|The hoax warns of a virus that can spread via Yahoo Instant Messenger software.|
Experts at Sophos have warned users of a new hoax spreading between users of Yahoo instant messenger service, warning them of a non-existent virus.
The Yahoo instant message hoax (also known as "Hard drive killer") warns users of Yahoo's instant message service to be wary of a fellow user contacting them. The hoax claims that their computers will be infected by "a very horrible" virus and passed on to instant messenger contacts. Sophos is receiving an increasing number of reports of the hoax from users who are concerned it may be genuine. It has also been seen distributed via email and posted on internet messageboards.
"The warning is clearly nonsense and no such virus exists," said Graham Cluley, senior technology consultant for Sophos Anti-Virus. "However, hoaxes and chain letters like this are not harmless - they waste time and bandwidth, and can be a genuine headache for support departments. Users need to consider carefully whether everything they are told can be believed."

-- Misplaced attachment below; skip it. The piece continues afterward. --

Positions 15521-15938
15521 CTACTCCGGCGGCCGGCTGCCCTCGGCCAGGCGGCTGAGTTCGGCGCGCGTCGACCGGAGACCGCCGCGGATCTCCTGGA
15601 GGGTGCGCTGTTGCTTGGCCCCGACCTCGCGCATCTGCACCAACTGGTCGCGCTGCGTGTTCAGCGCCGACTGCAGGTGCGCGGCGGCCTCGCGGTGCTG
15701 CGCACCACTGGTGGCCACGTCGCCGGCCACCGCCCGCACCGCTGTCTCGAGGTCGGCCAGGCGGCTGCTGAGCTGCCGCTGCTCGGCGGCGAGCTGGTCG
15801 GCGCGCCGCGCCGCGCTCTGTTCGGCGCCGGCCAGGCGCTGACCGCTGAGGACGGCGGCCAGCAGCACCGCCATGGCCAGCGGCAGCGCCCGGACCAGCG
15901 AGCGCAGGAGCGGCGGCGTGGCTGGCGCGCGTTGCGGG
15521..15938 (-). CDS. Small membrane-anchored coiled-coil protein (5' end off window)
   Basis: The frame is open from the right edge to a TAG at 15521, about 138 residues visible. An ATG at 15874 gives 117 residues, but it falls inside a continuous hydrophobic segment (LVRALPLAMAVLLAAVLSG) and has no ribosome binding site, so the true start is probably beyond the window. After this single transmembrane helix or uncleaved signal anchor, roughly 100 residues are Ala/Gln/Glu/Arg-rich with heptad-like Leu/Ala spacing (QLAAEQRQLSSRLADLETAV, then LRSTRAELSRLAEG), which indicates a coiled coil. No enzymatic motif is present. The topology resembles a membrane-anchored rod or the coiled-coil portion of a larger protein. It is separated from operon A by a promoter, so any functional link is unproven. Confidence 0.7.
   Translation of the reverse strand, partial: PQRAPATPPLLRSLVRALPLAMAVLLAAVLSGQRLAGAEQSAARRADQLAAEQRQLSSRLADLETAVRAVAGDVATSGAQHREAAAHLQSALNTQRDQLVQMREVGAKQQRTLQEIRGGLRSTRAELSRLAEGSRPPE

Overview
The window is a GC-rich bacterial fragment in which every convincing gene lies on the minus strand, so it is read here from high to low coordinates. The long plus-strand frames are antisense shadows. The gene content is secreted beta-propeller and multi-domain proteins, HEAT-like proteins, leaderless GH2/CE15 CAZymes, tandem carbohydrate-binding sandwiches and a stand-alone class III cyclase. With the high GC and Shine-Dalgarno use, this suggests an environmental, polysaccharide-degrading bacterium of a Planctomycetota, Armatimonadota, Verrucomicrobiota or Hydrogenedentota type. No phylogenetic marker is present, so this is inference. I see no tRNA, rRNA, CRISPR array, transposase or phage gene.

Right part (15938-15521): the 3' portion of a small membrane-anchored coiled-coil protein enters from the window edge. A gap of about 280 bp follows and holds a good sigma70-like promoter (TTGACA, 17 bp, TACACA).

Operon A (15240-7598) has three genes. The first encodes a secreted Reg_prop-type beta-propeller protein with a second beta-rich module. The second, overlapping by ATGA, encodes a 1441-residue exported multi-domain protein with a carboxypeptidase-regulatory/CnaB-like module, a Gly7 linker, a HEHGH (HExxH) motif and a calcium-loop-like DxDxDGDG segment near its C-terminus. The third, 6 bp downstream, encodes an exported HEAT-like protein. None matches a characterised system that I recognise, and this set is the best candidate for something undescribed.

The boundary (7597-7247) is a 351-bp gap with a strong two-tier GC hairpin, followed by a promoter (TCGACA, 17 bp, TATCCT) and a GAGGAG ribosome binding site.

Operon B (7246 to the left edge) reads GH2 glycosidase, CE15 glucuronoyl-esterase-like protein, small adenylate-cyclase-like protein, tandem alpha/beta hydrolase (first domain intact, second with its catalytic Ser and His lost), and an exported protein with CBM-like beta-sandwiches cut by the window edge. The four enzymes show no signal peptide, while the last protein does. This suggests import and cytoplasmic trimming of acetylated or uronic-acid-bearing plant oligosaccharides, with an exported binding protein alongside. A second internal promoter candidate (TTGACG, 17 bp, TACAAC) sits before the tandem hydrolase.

A typical version of the hoax message reads as follows:
If somebody by name email@example.com adds you. dont accept it. Its a virus. Tell everyone on ur bulletin because if somebody on ur list adds them, u get the virus too. Tell everyone on your list not to open anything from angell11, tewwtuler, and sassybitch. It is a hard drive killer and a very horrible virus. pass this letter to everyone on your buddy list. We need to find out who is really using these accounts. Sorry for the inconvienience. Sincerely, Director of Yahoo Services, tanwir2001.
Right click on the group name of your buddy list and click Send Message to All
"Hoaxes like this exist because it's so easy to forward an electronic warning to all of your friends and colleagues, and many people who may be suspicious of the the veracity of the warning decide it's better to be safe than sorry." continued Cluley. "People should think very carefully before they send a message on to all of their contacts, as they may be perpetuating an irritating hoax. You should always check to see if it is believable, and not a known hoax, before even considering sending it onto other computer users."
Sophos has made available a free, constantly updated information feed for intranets and websites which means users can always find out about the latest viruses and hoaxes.
Sophos is headquartered in Boston, US and Oxford, UK. More information is available at www.sophos.com.